The Highest Death Toll Due to Landmines Worldwide Was Recorded in Syria, According to the 2021 Annual Landmine Monitor Report

SNHR Is a Member of the International Coalition and Its Main Source of Data for Syria; 2,773 Civilians Have Been Documented Killed by Landmines in Syria Since March 2011


Paris – Statement by the Syrian Network for Human Rights:
The International Campaign to Ban Landmines – Cluster Munition Coalition (ICBL-CMC) recently released its twenty-third annual report on monitoring the use of landmines worldwide. The Coalition leads global civil society efforts to popularize and implement the Convention on the Prohibition of the Use, Stockpiling, Production and Transfer of Anti-Personnel Mines and on their Destruction, the 1997 Ottawa Convention , which includes 164 states.
The latest report, which provides an assessment of the international community’s response to the global landmine situation, focusing on the calendar year 2020, concludes that Syria saw the highest documented number of annual casualties due to mines globally in 2020 accounting for 2,729 of the casualties (dead and injured) from the total of 7,073 killed or injured worldwide. The report notes that 80% of the mine casualties it documented in 2020 were civilians, with at least 50% of these casualties being children. The report additionally reveals that the 2020 total represents an increase of 20% on the casualties recorded in 2019. The report further indicates that the number of annual casualties recorded in Syria is the highest since the ICBL-CMC began its reporting in 1999.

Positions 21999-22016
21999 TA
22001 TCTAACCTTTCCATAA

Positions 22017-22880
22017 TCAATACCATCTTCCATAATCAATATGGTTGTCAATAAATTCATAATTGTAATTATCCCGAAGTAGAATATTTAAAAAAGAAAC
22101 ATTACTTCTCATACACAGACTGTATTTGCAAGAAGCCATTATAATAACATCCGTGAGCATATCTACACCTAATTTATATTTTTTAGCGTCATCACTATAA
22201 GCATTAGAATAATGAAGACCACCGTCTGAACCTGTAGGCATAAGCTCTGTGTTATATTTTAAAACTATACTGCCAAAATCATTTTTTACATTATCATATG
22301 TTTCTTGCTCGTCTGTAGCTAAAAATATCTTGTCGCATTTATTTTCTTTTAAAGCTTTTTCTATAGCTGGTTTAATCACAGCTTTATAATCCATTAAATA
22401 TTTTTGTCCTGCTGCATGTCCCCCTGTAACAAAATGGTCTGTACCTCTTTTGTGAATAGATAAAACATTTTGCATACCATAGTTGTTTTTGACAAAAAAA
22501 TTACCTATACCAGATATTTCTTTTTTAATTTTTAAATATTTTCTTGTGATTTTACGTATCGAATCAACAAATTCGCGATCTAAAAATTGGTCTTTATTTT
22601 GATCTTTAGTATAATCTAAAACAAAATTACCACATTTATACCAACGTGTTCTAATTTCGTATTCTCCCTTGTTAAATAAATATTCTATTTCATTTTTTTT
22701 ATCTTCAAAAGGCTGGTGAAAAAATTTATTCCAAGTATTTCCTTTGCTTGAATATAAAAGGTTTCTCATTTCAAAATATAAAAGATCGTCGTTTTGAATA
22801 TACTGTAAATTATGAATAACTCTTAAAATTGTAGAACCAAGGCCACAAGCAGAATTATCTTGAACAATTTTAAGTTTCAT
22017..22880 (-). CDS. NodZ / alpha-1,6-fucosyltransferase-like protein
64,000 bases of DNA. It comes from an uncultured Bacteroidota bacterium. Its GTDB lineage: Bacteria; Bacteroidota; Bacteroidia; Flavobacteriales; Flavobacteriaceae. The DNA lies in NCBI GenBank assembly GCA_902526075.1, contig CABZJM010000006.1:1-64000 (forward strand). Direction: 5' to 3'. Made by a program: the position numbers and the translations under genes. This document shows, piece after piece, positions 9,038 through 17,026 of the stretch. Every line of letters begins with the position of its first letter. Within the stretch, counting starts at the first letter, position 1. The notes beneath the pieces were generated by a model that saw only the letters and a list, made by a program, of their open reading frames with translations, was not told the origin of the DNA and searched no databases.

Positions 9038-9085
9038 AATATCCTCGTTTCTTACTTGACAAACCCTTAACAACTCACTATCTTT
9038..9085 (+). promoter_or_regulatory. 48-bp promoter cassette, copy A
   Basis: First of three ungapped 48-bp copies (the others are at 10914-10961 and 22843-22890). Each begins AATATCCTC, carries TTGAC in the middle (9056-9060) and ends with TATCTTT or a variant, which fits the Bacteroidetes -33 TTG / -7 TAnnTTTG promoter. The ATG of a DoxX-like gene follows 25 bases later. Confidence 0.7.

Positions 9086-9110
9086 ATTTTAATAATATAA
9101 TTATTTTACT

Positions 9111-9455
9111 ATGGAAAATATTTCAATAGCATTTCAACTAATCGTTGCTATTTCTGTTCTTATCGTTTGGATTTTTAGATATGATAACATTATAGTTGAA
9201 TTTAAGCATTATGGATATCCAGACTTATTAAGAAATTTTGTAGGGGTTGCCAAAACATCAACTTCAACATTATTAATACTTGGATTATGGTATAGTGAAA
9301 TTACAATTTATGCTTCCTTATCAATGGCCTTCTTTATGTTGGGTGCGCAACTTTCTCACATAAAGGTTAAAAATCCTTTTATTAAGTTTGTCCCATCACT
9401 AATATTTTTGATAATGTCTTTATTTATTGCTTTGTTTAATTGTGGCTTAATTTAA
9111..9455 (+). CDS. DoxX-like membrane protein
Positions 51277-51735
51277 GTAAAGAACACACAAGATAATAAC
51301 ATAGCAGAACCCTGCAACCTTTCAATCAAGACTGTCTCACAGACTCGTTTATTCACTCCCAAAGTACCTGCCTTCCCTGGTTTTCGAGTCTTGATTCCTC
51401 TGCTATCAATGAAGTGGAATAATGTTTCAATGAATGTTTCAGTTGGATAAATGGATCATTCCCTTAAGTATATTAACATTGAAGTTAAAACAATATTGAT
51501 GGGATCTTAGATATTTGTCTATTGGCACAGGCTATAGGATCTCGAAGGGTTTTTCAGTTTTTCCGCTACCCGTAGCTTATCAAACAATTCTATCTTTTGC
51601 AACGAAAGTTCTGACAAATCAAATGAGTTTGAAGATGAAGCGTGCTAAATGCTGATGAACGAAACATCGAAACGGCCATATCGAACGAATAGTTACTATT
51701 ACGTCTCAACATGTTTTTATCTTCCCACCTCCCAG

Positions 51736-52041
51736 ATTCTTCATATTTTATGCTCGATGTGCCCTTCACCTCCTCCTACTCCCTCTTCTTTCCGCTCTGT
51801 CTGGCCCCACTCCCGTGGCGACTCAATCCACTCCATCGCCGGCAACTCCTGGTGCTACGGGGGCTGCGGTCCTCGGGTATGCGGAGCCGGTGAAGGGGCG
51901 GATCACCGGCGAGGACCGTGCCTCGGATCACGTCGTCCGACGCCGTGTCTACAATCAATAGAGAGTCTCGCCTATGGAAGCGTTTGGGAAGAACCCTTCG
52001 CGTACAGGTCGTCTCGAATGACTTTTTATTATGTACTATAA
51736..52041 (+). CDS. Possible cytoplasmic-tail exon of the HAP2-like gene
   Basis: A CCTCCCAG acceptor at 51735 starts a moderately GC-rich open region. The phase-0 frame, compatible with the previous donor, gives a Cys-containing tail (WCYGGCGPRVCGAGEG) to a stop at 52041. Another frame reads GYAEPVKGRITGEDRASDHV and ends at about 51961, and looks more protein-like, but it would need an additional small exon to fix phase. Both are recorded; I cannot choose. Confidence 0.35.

As a member of this international coalition, the Syrian Network for Human Rights has spent over 10 years to date monitoring and documenting the use of cluster munitions and landmines, and the resulting casualties in Syria, building up a detailed database on this issue which includes the locations and dates of all the incidents reported.

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